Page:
I had been wanting to do a level for a while and quickly drew up my concept and presented it to Brett and the rest of the team. My track was a pretty simple figure 8 track on a Space Station. With just GPW and Film Screenings happening while I waited for more people to reach 300 level, I had plenty of time to work on my level. My days were practically arrive at school between 3-7, play a bit of Half Life 2: Deathmatch (had to run the program first to get the updates and such, in retrospect I may have played a tiny bit too much HL2:DM) then work on the level. Because of the open lab time Gord and Chris were there to ask questions and Brett was usually on MSN to ask questions to as well. After a bit of a rocky start with a flawed building plan, I finally got going and my level begun to take shape. While working on my level I still play tested Gord + Chris's level,which was turning into a tropical island level (they have a thing for Pirates and look forward to Talk Like A Pirate Day, September 19th, more then X-mas) and Brett's Power Plant.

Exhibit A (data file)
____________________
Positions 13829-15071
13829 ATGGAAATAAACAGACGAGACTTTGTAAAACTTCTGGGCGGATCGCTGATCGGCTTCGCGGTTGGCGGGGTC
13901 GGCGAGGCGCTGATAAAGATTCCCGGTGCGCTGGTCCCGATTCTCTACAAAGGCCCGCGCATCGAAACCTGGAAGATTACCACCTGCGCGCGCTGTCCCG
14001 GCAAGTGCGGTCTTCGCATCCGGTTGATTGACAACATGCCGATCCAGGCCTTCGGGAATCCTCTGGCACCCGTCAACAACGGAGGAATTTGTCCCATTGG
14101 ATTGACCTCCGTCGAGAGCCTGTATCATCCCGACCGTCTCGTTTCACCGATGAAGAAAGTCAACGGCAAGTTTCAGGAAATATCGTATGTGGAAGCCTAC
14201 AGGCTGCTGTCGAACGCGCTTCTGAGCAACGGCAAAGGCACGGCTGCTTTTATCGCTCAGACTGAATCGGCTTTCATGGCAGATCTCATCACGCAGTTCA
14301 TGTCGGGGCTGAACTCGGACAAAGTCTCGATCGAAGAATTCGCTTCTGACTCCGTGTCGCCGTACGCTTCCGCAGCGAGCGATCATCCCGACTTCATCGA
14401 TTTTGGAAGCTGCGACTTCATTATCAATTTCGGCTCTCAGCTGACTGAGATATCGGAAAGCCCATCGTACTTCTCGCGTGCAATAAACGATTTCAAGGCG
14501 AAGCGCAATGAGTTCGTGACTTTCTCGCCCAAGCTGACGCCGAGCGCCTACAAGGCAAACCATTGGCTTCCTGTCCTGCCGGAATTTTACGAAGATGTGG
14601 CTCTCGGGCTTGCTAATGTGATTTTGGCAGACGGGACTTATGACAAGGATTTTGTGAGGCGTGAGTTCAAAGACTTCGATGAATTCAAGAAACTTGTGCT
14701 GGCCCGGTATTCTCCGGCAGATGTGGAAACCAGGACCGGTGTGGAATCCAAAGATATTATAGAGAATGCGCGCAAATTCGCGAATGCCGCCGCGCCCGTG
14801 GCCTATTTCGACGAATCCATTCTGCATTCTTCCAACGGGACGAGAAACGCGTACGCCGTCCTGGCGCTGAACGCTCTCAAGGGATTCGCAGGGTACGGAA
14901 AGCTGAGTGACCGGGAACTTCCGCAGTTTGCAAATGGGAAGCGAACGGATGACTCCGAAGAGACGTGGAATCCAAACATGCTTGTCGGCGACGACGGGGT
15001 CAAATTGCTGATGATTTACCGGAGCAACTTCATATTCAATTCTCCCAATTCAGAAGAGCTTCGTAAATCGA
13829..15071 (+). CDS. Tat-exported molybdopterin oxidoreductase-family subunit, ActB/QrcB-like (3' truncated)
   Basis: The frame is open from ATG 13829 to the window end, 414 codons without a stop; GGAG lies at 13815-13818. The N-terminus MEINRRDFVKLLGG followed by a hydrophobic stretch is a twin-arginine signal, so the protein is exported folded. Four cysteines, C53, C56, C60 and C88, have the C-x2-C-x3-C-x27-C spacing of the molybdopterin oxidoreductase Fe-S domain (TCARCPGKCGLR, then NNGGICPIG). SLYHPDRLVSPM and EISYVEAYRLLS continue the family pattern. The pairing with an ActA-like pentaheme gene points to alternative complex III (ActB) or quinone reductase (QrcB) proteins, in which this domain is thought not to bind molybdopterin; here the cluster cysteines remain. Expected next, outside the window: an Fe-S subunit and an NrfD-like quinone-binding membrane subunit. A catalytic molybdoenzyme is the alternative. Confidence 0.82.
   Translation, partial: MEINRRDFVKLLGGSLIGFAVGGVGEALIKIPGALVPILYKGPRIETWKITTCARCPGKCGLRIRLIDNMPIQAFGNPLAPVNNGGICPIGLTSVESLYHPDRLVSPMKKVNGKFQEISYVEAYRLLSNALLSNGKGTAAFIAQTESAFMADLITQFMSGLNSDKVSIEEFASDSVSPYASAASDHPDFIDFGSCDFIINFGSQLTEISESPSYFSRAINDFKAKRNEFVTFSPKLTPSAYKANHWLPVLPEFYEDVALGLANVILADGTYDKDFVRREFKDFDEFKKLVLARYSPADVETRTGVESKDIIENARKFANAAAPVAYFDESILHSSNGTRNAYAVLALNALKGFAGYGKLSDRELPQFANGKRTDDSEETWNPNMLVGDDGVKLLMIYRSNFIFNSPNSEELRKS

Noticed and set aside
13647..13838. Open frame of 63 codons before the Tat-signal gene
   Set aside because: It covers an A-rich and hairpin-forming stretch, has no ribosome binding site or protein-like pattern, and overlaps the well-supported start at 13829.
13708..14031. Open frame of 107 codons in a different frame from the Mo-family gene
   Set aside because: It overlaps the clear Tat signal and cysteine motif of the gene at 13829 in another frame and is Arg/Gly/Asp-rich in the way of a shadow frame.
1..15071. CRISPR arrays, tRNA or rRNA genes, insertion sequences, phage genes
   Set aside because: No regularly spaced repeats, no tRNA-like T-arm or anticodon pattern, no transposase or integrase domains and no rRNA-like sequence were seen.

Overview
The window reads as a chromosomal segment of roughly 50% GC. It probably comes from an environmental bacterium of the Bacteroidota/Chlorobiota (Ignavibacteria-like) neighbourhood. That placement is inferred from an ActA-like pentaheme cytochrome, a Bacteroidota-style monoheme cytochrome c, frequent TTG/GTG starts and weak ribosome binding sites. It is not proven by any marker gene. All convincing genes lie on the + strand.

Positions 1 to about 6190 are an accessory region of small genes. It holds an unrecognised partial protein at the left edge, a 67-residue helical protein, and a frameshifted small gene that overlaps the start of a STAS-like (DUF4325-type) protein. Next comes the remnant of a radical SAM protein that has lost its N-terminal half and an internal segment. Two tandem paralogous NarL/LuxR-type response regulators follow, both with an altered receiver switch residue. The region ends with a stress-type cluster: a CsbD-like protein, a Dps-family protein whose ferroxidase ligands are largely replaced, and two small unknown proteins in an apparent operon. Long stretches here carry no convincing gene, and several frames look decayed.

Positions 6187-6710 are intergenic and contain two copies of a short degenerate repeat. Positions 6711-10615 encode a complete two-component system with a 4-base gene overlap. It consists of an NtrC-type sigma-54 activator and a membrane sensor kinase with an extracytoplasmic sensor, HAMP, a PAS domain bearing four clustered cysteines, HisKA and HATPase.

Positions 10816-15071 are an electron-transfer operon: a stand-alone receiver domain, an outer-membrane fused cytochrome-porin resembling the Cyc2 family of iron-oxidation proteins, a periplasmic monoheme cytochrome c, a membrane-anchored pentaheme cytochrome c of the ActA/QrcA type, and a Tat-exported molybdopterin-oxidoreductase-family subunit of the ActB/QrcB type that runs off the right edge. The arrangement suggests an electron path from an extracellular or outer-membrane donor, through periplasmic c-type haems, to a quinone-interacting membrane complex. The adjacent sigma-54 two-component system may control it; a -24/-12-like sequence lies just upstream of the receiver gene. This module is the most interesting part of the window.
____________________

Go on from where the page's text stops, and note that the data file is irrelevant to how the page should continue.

(Wretched Sloth team, South Park versions, actual photo was lost somewhere...)
Meanwhile Logan scraped his idea of the city and begun work on the Hive. Trent focused on his 3D Animation classes and Andrew worked on his new level, tried to fix his old level and work on his modelling for 3D Animation.
June 23rd, the end of the semester was our deadline for another release. My Space Station, Brett's Power Plant and Gord and Chris's Tropical Island were all ready for the release and the 4 of us spent hours getting the final touches in and making trailers and scrowging to find sound for our game. Sadly we had to go with normal Half Life 2 noises, but got some tunes from DJ Mikesch, who was a student at the Centre For Arts and Technology and let us use some of his music.